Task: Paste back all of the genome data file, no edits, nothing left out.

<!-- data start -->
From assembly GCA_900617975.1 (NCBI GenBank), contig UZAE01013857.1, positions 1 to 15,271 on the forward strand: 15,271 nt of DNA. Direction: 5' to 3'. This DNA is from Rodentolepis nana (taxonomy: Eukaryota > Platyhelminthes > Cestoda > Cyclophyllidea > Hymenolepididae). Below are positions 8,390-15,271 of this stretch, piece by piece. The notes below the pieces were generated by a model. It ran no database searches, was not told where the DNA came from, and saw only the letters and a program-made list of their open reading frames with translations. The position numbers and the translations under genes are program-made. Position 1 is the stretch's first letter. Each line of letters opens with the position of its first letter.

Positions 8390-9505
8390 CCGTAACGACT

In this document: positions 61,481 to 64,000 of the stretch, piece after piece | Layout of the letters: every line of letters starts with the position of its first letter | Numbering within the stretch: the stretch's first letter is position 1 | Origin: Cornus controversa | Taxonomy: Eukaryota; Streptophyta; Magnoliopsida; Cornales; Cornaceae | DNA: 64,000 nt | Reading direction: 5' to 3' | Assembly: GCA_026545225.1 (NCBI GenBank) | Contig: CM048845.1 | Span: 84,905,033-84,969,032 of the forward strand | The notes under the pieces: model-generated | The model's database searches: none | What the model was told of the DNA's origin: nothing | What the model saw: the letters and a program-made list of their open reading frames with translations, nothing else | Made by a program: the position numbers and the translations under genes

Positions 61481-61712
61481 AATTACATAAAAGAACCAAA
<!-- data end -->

From assembly GCA_900617975.1 (NCBI GenBank), contig UZAE01013857.1, positions 1 to 15,271 on the forward strand: 15,271 nt of DNA. Direction: 5' to 3'. This DNA is from Rodentolepis nana (taxonomy: Eukaryota > Platyhelminthes > Cestoda > Cyclophyllidea > Hymenolepididae). Below are positions 8,390-15,271 of this stretch, piece by piece. The notes below the pieces were generated by a model. It ran no database searches, was not told where the DNA came from, and saw only the letters and a program-made list of their open reading frames with translations. The position numbers and the translations under genes are program-made. Position 1 is the stretch's first letter. Each line of letters opens with the position of its first letter.

Positions 8390-9505
8390 CCGTAACGACT

In this document: positions 61,481 to 64,000 of the stretch, piece after piece | Layout of the letters: every line of letters starts with the position of its first letter | Numbering within the stretch: the stretch's first letter is position 1 | Origin: Cornus controversa | Taxonomy: Eukaryota; Streptophyta; Magnoliopsida; Cornales; Cornaceae | DNA: 64,000 nt | Reading direction: 5' to 3' | Assembly: GCA_026545225.1 (NCBI GenBank) | Contig: CM048845.1 | Span: 84,905,033-84,969,032 of the forward strand | The notes under the pieces: model-generated | The model's database searches: none | What the model was told of the DNA's origin: nothing | What the model saw: the letters and a program-made list of their open reading frames with translations, nothing else | Made by a program: the position numbers and the translations under genes

Positions 61481-61712
61481 AATTACATAAAAGAACCAAA